Here’s where things get a bit technical. Terpenes are in the trichomes, right? The terpenes are incredibly volatile, and a large amount evaporates when plants are hung and dried out. To make live resin, you need to separate the trichomes from the plant in a way that won’t compromise the terpenes.
Kind Bill took freshly harvested cannabis and froze it at a critically low temperature. Using butane or BHO as a solvent, he separated the beneficial cannabinoids from the trichomes of a “live” flower. The result? A super fresh concentrate known as “liquid gold” by live resin connoisseurs.
Luckily, technology caught up with Kind Bill. Growers now freeze cannabis at harvest with liquid nitrogen or dry ice to prevent evaporation. Extractors use specialized lab equipment to heat butane, BHO, or other hydrocarbon solvents and apply pressure to release live resin.
What does flash (or fresh) frozen mean?
According to Leafly this is a cannabis preservation method that implies immediate freezing of the cannabis plant after the harvest. It is done at subcritical temperature using dry ice or cryogenic freezing machines. This way the plant retains its natural compounds and natural flavor.
This is a relatively new technique that is used to produce high-quality extracts.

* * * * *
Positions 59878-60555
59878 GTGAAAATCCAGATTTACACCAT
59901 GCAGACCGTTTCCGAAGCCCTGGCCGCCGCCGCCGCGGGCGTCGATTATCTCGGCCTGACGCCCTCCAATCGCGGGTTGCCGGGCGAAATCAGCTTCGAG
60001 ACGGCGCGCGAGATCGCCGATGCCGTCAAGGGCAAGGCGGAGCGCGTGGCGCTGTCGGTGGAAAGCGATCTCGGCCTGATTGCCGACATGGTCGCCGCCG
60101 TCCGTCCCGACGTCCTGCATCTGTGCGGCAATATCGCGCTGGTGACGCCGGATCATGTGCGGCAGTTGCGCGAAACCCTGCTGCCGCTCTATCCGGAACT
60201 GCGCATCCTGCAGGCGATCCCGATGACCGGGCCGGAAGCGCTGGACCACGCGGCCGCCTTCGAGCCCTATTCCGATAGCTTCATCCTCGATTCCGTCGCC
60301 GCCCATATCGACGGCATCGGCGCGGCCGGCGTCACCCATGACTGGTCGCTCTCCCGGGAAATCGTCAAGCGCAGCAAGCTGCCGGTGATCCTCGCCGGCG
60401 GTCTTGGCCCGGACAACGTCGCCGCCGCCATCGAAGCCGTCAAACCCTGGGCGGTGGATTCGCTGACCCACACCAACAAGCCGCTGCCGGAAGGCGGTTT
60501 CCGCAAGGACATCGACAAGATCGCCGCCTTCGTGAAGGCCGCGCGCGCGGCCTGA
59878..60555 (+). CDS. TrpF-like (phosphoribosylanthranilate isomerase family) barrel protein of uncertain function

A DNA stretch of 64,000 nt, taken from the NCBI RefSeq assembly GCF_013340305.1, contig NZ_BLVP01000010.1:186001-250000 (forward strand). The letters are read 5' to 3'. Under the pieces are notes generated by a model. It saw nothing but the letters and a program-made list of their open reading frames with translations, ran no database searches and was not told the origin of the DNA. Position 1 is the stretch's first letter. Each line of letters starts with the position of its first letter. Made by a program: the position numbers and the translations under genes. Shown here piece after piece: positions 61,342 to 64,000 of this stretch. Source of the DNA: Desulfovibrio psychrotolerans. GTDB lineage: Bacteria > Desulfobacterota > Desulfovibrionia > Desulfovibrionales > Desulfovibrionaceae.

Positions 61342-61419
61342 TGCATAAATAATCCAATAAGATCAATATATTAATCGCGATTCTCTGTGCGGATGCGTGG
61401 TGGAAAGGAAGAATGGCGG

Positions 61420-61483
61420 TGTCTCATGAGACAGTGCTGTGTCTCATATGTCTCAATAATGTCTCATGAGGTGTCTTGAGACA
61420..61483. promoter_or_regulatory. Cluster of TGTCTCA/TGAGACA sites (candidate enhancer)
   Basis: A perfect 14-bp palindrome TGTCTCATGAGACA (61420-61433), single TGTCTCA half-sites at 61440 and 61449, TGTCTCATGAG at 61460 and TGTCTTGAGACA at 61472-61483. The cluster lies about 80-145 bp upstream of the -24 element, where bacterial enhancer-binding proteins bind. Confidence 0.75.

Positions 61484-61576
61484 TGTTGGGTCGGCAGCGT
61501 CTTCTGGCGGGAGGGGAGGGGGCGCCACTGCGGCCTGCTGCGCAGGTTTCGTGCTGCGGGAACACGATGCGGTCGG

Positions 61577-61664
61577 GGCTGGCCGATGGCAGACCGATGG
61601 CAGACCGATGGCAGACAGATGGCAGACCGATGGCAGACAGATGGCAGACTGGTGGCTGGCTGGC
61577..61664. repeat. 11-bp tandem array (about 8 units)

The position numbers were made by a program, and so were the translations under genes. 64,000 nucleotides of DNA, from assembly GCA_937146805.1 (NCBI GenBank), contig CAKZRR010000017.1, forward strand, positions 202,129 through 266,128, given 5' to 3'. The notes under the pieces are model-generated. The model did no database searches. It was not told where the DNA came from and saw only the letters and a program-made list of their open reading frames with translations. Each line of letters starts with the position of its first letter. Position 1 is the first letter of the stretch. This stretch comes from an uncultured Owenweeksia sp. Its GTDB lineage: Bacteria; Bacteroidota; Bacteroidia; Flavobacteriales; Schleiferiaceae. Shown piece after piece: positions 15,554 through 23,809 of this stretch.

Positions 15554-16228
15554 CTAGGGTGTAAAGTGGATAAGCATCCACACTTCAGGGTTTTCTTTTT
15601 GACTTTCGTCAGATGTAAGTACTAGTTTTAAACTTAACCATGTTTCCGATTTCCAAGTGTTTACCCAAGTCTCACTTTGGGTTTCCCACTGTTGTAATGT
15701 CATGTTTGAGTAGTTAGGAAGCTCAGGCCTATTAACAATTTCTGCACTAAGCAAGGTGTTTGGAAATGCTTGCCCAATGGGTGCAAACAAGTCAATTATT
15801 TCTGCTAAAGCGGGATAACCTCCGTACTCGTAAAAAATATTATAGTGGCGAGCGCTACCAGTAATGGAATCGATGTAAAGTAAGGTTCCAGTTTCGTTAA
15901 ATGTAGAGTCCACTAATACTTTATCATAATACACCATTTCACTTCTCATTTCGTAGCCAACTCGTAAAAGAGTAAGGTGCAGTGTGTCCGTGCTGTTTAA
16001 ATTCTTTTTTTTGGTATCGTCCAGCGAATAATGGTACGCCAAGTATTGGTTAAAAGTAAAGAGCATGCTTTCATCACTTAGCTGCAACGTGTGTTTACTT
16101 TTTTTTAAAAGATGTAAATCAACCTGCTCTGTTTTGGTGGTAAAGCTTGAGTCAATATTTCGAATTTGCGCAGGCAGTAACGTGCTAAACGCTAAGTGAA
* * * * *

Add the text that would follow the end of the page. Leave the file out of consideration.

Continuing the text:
What does live resin look like?
The consistency of live resin can differ depending on the raw material used in the production. Its signature golden color develops based on the strain of flower. If you check the RISE products on our website, for example, you can see it comes in various shades of yellow to almost white.
Live resin can be sticky and soft, or fluid, like oil or sauce. The terpenes tend to be liquid-like oil. So, the amount and the type of terpenes determine the texture and consistency of live resin.
Live resin carts for vaping or dabbing and sauce are usually at the top of the flavor scale. Freshly extracted live resin is very pliable. You can break it into crumbles, mold it into wax, whip it into badder or fluffy butter, or form diamonds.
How to store live resin
You’ll want to avoid leaving live resin in the sun. Find a cool area in your home away from heat, light and humidity. This will help preserve the potency and taste. It’s even safe to store in the fridge.
If you’ve bought extra or have leftovers and need to store live resin in a container, consider silicon. Live resin is less likely to stick to the sides. (Translation—more for you!)
What does it mean to decarb live resin?